Thursday, July 9, 2015

Text Neck and How Writers Can Avoid It

In retrospect, there were advantages to having my car rear-ended in the early 1990s. Really, you ask? Did you get a big financial settlement? No. I learned how to protect my neck, spine, and fingers from my writing career.

I'm sharing some of what I practice, with the caveat that I'm so far from being a medical professional they probably wouldn't let me in the door of a med school. In other words, if you are already hurting, talk to your health care professional.

In 1991, I didn't recognize until way too late that neck stiffness and headaches were the result of a car accident several weeks prior to the onset of pain. Whiplash! I was so far into the pain that I didn't even remember the accident when a doctor asked if I'd been in one!  A colleague reminded me of it.

After seeing many specialists, a neurologist did a simple series of tests. The one I remember best (which is ironic) was him explaining that he would name three objects, we'd talk for a minute about other things, then he'd ask me to remember the items he named earlier. Didn't get one of them. Made him redo the test. Nada.

His diagnosis of "muscle tension headaches emanating from the neck" set me on the road to recovery. The journey started with three weeks of muscle relaxers three times a day before I could even do therapy. Trust me, these make you so blotto you can barely write your name, much less fiction. Your goal is to never get to that point. Unless a blotto fiction genre develops.

The good techniques taught to me by a mix of physical therapists and rolfers came to mind when a spate of articles appeared about "text neck" -- neck pain from holding your head in a rigid, downward position while studying a tablet or phone. Look throughout the subway car or even at other shoppers in the grocery store. We all look down at our electronic devices, sometimes for hours every day.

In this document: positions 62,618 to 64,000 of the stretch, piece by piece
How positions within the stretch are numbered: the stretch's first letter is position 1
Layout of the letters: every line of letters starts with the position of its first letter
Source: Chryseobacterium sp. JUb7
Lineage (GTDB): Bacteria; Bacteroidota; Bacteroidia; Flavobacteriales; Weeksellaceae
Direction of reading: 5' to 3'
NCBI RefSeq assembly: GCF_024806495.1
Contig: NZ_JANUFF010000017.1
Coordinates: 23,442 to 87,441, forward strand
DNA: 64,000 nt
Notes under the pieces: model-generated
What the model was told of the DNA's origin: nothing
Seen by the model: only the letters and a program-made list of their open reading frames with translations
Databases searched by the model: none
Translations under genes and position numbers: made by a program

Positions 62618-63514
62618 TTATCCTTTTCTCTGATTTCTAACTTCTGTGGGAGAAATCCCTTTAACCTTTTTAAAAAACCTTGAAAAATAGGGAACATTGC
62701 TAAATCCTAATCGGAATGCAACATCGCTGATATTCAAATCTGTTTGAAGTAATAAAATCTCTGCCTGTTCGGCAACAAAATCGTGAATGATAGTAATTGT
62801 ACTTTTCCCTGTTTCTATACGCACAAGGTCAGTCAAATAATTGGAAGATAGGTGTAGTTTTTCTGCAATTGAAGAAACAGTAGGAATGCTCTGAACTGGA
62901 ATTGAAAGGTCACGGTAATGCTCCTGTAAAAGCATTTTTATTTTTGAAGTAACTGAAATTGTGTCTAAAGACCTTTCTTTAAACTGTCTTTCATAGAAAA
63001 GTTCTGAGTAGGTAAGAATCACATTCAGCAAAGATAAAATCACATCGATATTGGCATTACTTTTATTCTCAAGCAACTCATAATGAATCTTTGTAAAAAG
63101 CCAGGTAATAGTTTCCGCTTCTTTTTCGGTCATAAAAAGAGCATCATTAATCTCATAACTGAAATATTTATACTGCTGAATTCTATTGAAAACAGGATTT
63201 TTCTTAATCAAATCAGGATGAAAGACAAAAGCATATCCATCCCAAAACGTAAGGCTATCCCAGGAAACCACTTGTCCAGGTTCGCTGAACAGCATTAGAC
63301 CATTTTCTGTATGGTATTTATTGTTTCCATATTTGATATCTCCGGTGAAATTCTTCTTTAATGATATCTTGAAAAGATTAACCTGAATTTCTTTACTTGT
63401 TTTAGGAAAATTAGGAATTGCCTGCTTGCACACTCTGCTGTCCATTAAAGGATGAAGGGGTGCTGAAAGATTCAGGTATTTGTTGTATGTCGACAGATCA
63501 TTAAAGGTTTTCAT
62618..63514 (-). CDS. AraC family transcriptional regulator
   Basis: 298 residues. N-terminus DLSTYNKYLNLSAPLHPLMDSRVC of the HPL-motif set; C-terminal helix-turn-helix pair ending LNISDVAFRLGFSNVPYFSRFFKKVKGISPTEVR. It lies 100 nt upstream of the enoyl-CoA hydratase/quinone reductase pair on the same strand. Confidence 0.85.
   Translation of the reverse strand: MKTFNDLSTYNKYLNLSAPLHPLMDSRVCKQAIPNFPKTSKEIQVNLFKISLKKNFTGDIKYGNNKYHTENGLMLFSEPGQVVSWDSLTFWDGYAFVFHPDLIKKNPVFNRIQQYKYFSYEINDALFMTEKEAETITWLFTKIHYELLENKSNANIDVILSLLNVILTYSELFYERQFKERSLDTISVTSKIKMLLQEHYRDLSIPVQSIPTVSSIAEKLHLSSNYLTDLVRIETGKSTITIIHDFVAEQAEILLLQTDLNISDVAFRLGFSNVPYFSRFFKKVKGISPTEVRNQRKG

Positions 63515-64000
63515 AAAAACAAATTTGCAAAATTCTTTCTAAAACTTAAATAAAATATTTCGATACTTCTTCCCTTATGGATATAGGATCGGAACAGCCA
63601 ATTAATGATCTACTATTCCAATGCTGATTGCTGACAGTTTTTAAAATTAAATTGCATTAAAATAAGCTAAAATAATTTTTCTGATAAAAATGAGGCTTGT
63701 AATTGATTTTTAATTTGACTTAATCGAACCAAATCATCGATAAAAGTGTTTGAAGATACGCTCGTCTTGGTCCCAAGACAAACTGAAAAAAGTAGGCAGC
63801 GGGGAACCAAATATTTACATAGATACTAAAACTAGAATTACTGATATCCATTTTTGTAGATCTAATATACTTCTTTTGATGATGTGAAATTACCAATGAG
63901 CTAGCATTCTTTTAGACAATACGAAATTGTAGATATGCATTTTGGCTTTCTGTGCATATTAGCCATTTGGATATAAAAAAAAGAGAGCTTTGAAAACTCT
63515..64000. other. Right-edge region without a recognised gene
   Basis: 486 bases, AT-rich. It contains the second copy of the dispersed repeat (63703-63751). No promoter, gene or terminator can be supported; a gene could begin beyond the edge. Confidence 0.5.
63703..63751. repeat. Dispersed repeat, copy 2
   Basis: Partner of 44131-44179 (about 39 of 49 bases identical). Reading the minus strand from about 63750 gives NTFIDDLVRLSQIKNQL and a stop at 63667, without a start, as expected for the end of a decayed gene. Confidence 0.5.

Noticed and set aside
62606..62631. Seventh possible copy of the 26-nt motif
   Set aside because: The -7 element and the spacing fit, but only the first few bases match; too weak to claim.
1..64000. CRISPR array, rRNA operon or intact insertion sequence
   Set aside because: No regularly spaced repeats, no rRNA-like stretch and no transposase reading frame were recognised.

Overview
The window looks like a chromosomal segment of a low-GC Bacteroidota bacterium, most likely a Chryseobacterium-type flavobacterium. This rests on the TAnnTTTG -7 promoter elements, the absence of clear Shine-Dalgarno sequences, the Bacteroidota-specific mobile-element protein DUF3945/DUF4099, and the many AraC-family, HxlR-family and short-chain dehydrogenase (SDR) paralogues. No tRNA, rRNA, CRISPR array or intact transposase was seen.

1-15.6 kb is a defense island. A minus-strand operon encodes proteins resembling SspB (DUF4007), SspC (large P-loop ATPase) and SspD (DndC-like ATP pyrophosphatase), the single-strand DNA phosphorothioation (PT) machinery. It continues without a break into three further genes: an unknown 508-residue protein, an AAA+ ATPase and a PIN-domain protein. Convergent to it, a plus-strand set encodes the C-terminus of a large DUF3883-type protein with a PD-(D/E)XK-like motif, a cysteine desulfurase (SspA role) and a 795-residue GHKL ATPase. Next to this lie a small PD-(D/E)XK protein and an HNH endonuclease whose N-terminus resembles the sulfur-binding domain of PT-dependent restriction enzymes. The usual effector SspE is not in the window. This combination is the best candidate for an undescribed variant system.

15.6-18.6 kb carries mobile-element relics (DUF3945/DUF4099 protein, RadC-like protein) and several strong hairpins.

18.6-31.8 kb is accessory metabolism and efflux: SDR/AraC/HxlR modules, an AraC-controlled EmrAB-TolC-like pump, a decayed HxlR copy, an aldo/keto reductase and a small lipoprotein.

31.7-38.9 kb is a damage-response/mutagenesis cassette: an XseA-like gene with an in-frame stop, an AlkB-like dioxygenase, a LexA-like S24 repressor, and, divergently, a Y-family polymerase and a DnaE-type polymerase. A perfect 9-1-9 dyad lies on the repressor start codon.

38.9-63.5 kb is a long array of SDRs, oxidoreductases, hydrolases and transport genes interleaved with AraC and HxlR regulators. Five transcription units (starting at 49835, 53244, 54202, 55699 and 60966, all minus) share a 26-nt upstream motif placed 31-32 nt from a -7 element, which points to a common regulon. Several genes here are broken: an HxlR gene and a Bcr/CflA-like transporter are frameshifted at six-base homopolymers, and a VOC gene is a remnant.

The most important things I learned were to: look straight ahead when keyboarding, keep my feet flat on the floor, don't raise my shoulders, and vary my position often. This led to some teasing. I'm so short, I couldn't keep my feet flat without putting them on a box. Then I'd put the computer monitor (in the days before I ditched a PC for laptops) on another box so I could look straight ahead. Finally, the keyboard would be on my lap, so my shoulders were not tense as I typed. I looked like a physical therapy reject. But it worked, and I still use all of these principles.
Example of a really bad book cover.

Laptops are great, but used alone they do not lend themselves to a relaxed neck. I position mine so I look straight into it, and plug in a keyboard and a mouse. The keyboard sits on my knees (or lap if I'm in the recliner) and the mouse is placed so that I don't have to raise my shoulders to reach it. What a pain, you say? The opposite.

Remember that fifth-grade joke about the best way to lose ten pounds of ugly fat? The response (yelled across the playground) was to cut off your head. A very good physical therapist explained neck stress like this. "Think of your head as a bowling ball resting on a chopstick. If you don't keep the chopstick in good shape, the weight of the bowling ball will crush it."

A key way to relax the neck is to keep your shoulders down. Make a shrugging motion and relax. You'll feel the tension in your neck in the shrug pose. When a keyboard is straight across from you , or higher, your neck is tense all the time.

There are lots of gentle stretching exercises for a neck, but you won't read about them here. Too much like medical advice. Ask a therapist. I do regularly massage the back of my head (just above where it joins the neck). The first time you do it you'll be surprised how much it hurts, a sign of how tense the muscles are. I use my fingers or little wooden massage balls -- not battery operated ones, you can't control what they do. Better yet, trade gentle massage with a friend. Or pay a masseuse.

You can ignore your stiff neck or thumb joints (another big wear-and-tear injury from electronic gadgets), but you can never get rid of the resulting arthritis. It's so much easier to take short breaks -- and look ahead rather than down.

Getting back to 1991. For those three weeks of blotto-land, I wrote on a yellow legal pad and paid a neighbor a small fee to type the material into my computer. A year later I had the first draft of what became a 100,000 word book that was essentially a learning tool. It's terrible, but proof that a few minutes a day, even under duress, can lead to a book.

Here's a better cover for my book, Words to Write by: Putting Your Thoughts on Paper.
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